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  • How do animals adapt to the rainforest?

    Q: How do animals adapt to the rainforest?

    A: Many animals have adapted to the rainforest by adopting arboreal, or tree-dwelling, lifestyles. For example, chimpanzees have incredibly strong arms and hands, which help them to climb through the many branches and vines in the rainforest understory, according to The Guardian. In addition to their impressive strength, chimpanzees possess very long and flexible arms, which also help them to climb skillfully through the trees.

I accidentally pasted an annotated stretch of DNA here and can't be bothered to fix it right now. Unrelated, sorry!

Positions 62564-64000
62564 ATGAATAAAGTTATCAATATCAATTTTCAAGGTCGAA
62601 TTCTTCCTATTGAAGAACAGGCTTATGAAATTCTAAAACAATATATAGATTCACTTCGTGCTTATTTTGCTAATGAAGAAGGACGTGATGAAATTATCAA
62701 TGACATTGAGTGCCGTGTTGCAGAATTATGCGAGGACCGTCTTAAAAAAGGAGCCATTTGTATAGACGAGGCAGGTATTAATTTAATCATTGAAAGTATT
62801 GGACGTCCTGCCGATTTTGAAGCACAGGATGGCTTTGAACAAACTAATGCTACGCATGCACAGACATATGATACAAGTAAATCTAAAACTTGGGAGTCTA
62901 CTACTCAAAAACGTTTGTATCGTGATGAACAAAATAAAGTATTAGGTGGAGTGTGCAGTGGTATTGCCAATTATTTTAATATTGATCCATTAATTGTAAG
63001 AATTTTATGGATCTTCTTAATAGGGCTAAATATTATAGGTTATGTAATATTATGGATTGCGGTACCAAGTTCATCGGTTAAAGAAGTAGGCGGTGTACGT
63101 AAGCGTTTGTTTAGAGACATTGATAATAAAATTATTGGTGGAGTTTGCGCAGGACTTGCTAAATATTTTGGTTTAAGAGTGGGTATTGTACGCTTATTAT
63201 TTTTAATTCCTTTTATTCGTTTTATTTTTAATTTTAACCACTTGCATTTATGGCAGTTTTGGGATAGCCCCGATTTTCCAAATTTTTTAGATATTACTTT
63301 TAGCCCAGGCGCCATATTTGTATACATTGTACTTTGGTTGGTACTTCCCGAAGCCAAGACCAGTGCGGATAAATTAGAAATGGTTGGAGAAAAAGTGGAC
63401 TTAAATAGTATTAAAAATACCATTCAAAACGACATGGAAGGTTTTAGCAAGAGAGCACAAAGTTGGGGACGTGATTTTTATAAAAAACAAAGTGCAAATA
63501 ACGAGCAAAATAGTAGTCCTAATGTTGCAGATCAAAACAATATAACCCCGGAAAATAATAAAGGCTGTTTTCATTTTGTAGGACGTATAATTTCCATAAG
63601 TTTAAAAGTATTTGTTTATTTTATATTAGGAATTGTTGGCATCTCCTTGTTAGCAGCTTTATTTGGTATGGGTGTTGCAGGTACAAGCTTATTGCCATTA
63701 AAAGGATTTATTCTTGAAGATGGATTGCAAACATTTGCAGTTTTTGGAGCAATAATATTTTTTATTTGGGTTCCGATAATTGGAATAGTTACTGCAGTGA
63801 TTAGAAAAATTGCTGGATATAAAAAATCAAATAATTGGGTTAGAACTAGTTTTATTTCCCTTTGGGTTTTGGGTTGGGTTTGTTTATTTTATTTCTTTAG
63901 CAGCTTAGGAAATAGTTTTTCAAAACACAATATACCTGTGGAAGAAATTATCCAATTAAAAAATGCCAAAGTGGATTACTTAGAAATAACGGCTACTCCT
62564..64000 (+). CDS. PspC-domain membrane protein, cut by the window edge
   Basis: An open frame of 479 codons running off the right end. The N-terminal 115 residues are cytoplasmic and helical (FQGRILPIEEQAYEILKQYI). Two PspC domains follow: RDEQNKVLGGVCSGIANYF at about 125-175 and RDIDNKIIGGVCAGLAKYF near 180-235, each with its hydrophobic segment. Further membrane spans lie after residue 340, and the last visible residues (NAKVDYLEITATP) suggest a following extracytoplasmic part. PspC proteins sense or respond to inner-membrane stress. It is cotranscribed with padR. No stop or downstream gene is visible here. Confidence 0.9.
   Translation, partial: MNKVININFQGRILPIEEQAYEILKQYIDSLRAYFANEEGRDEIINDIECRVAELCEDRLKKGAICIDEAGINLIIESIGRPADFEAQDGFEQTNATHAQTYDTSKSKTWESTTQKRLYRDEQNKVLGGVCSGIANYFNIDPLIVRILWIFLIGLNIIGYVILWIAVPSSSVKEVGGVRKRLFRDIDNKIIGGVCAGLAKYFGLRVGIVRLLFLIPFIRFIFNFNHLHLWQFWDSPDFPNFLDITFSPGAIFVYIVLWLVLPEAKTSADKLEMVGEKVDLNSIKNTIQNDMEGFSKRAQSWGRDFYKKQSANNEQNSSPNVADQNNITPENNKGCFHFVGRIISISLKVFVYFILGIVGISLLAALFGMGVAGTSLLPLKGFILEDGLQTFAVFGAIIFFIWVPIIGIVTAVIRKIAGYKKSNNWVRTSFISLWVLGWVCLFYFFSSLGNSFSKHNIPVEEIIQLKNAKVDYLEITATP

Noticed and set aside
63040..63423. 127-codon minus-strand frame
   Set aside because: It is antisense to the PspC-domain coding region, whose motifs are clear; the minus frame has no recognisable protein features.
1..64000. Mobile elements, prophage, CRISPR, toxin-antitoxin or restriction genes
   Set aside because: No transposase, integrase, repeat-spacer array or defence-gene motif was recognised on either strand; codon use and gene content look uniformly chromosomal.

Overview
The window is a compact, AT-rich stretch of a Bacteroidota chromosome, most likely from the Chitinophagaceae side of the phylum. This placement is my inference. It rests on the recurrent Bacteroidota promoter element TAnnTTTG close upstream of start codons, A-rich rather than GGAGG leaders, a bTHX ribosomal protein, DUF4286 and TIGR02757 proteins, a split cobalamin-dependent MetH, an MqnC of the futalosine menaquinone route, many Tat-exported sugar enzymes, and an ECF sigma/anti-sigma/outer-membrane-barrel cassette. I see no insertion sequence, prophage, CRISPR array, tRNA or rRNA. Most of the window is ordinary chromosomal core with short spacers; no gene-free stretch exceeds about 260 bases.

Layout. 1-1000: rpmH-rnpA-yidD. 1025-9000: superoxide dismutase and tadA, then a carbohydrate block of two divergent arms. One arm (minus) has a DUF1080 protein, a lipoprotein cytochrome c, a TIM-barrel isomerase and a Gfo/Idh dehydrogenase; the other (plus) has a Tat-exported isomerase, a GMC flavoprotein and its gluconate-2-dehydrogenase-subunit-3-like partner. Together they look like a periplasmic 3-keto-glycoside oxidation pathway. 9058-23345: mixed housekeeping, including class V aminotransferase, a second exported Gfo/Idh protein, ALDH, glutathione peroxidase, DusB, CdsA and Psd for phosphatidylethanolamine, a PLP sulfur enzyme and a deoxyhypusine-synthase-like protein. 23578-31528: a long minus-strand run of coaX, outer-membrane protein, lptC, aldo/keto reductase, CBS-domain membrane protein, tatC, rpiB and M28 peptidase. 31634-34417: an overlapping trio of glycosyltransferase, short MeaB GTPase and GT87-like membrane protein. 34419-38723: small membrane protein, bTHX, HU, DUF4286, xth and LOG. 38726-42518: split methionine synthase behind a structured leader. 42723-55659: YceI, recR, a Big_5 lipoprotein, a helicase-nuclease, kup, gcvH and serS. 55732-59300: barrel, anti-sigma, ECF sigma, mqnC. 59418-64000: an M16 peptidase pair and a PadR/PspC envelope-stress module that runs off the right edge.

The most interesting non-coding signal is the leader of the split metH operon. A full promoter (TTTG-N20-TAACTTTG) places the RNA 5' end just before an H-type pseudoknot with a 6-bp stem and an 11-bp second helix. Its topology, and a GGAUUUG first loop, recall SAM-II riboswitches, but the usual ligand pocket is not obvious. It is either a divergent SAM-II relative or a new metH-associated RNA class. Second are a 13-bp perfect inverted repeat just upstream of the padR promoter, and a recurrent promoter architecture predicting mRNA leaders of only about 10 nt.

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  • Why are animals important?

    Q: Why are animals important?

    A: Animals are important for many reasons, including the assistance they give to plant ecosystems, the psychological and emotional support they can offer to humans, and the knowledge gained from the human study of them. Some of the most important animals include primates, bats and bees.
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  • What is the difference between spontaneous generation and biogenesis?

    Q: What is the difference between spontaneous generation and biogenesis?

    A: Spontaneous generation is the belief that life can be formed from nonliving things, whereas biogenesis is the creation of life from other living things. Several experiments have proved that spontaneous generation is an illogical body of thought.
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  • At what temperature does human blood boil?

    Q: At what temperature does human blood boil?